Ears flat laying on head- This is a sign your dog is very stressed or scared. Oreo tends to only do this at the vet.

Shaking- I am sick or very scared.

Head turns or looks away– I want peace-I’m moving away from what is scary or stressful, please leave me alone. Oreo will do this sometimes with other dogs, but many times does it when she is very tired at night. Her thyroid is a continuing medical condition we are monitoring, but her levels cause her to be grouchy & very tired sometimes. When going to pet her in the evening, if she wants to be left alone, she turns her head away. It’s very smart of her & since she knows we listen to her it’s an easy way for her to tell us she’s uncomfortable.

Shaking whole body as if shaking off water after swimming (but not wet & didn’t go swimming)– I’m releasing stress! Oreo does this during our walks when she is stressed-I definitely reward this motion as she is trying to calm herself.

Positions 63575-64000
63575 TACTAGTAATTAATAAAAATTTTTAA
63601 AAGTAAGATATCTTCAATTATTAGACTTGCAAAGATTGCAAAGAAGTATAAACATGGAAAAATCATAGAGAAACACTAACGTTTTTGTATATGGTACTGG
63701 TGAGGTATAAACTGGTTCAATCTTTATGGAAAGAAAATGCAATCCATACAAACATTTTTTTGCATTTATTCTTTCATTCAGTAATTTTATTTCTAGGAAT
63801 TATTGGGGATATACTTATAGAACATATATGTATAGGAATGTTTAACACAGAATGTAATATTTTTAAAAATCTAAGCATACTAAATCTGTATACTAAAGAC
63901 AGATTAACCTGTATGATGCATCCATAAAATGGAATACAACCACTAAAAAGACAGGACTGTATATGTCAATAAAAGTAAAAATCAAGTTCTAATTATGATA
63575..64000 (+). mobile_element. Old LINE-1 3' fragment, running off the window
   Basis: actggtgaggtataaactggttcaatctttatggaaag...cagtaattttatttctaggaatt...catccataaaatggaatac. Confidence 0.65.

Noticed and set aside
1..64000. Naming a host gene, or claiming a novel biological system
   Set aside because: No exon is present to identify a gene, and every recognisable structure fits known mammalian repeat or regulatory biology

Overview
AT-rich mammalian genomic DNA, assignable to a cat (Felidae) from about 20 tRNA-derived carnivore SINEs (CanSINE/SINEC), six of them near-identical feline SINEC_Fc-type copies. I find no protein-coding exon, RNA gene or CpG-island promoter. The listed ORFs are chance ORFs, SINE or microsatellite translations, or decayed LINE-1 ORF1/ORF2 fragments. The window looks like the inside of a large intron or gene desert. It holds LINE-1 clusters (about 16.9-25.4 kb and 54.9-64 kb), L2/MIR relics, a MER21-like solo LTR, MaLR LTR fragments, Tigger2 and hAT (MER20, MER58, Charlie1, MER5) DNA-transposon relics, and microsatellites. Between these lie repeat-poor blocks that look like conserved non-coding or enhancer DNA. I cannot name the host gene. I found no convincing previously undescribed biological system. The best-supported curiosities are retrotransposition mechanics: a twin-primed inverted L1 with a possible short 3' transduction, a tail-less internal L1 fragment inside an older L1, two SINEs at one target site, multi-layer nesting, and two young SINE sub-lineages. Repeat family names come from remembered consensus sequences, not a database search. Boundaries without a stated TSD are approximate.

Panting- If it’s not very hot-then your dog is stressed. This happens on the way to the vet-Oreo pants very loudly.

Wagging tail-this can be complete opposites. Your dog could be very anxious, or very happy. Researchers now say that the direction of the tail wagging will tell you which one. They are saying that if the tail is wagging to the left the dog is anxious, to the right it means they are happy. I haven’t seen this, but I do read other signals with tail wagging. There have been times my parents thought Oreo was happy to see some neighbor or stranger because her tail was wagging, only to find if they brought her close she started jumping and trying to nip their shirt and barking. I personally think it’s hard to see the direction of the wag, so I look for panting, ears down, crouching, and other signals to show she is stressed. I fortunately know her so well I usually know when she is wagging her tail when she’s scared and take her out of the situation or give her more space. If you have any doubt-back out! Better safe than sorry.